Introduction

This can be applied in various ways as a working method- depending really on what is being juxtaposed, and the nature of the juxtaposition. As with the method of ‘framing’ – this term functions both literally and metaphorically. The most literal form of juxtaposition is visual juxtaposition, when two elements are brought together into some kind of interaction on the page/screen. The ensuing formal tension can work metaphorically to imbue the narrative with a deeper sense of suspense. This can also be applied to other elements of the visual narrative; creating a tension between the aural and visual qualities of a sequence, or even between two aural elements, such as two voices or two soundtracks. Usually – different levels of juxtaposition occur within the one narrative simultaneously. Just as Hitchcock created localized and meta-suspense within the one film – formal tensions also work on multiple levels to create points of focus within the sequence as a whole.

Juxtaposition can also be applied to less visible aspects of a visual narrative; a tension between story and plot. Subtle renditions of juxtaposition are created by playing with the clash between the narrative and the mode of narration.  Manipulating narratorial point of view can create suspense by bringing to the audience’s attention the friction between a story and the telling of the story. Juxtaposing two tones/genres/styles in the one narrative creates a similar effect.

Juxtaposing two or three points of view creates this tension even more overtly. By re-telling the story from various perspectives, the breadth of the original tale gets cracked wide open. The audience can tread the line between the fictional novel and non-fictional story at its core – and then be pulled back once again to realize they are hearing the voice of the author talking about his own life. This is reminiscent of the final scene in “The Wizard of Oz”, when Dorothy wakes up in Kansas and realizes the world she thought existed was in fact fictional, though overlapped with the real world being inhabited by non-fictional characters. [show image] Through different projects, I experimented with testing out different modes of juxtaposition in the service of creating visual narrative.

 

a. Multiple Points of View; Modernism, Cinema and Kurosawa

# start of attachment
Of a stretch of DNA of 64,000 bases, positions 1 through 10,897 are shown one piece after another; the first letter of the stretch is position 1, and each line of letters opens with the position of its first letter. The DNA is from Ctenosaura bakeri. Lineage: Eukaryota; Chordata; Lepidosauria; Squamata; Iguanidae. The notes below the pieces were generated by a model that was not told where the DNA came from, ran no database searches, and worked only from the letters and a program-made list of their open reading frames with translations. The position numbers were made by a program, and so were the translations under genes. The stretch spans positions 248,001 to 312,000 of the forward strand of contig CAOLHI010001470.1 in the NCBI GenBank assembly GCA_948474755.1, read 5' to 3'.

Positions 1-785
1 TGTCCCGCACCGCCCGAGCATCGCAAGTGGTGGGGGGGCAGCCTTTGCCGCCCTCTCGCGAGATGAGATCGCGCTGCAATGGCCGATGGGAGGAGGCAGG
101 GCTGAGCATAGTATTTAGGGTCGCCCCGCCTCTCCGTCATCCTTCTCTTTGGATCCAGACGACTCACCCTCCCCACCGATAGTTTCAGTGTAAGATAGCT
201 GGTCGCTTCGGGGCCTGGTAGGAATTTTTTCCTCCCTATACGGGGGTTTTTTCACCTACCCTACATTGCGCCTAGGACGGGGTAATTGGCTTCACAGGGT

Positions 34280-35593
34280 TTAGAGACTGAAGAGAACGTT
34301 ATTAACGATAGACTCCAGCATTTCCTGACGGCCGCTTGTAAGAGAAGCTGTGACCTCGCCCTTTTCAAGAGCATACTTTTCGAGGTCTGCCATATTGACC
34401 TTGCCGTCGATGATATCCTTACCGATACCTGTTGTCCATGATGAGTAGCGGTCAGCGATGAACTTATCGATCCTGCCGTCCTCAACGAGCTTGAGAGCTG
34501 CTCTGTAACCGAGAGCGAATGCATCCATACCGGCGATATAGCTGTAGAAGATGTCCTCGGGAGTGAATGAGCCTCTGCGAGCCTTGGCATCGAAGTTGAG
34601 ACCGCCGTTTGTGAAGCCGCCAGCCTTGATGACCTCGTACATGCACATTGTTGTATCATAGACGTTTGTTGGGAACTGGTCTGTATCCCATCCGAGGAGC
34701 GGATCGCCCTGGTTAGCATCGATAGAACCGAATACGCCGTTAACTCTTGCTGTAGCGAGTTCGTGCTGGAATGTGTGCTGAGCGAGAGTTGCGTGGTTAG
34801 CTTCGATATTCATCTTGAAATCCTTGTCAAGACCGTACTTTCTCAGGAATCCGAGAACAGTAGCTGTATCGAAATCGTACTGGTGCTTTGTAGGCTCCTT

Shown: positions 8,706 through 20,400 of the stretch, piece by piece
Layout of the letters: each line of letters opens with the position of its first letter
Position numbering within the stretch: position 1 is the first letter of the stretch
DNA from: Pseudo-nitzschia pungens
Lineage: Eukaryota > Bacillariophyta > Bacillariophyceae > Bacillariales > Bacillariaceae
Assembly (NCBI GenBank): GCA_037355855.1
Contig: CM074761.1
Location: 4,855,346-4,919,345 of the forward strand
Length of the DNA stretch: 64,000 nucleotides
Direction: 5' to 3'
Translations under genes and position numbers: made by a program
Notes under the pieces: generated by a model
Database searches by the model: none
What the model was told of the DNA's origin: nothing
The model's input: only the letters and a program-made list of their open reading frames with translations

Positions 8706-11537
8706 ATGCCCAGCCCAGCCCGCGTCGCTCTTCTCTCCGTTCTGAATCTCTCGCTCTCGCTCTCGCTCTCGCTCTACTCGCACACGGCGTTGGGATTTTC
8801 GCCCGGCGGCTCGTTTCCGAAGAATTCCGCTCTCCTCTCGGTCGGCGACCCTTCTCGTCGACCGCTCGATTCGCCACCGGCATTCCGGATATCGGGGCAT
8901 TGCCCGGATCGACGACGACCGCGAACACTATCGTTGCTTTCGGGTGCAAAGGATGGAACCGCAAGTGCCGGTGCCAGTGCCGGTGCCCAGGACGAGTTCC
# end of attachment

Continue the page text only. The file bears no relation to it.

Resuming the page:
Modernism in the cinema may be said to begin with a re-examination of a structure based on flashbacks in order to bring out the ambiguity inherent in the construction of a narrative out of images derived from different points in time or differing personal viewpoints.” (p114; Kurosawa)

The method of telling a story through multiple perspectives is a modernist narrative practice (see 2.1; Modernist Narrative Forms). In Akira Kurosawa’s masterpiece Rashomon – one can observe the principles of fragmentation and multiplicity in shaping the film’s story. Following the first plot re-telling in Rashomon, “each subsequent plot reconstructs major story elements and implicitly deconstructs the other versions. Thus the progression of plot constructions also traces implicit forms of rebuttal.” Kurosawa plays with different forms of juxtaposition – by not only re-telling the same story through different narrators, but also shifting the mode of narration of these speakers. The three narrators at the gate, the priest, the commoner and the woodcutter tell the same story with their own motives  - bringing up the paradox of representation for the viewer.
Kurosawa therefore uses the juxtaposition of modes of narration to create a sort of conversation of voices, rather than a cacophony. In other words – multiple viewpoints do not overlap confusingly; this multiplicity actually works to ‘construct’ the story and flesh out its dimensionality. It becomes a three-dimensional object the viewer can walk around and see from different perspectives, rather than a closed system.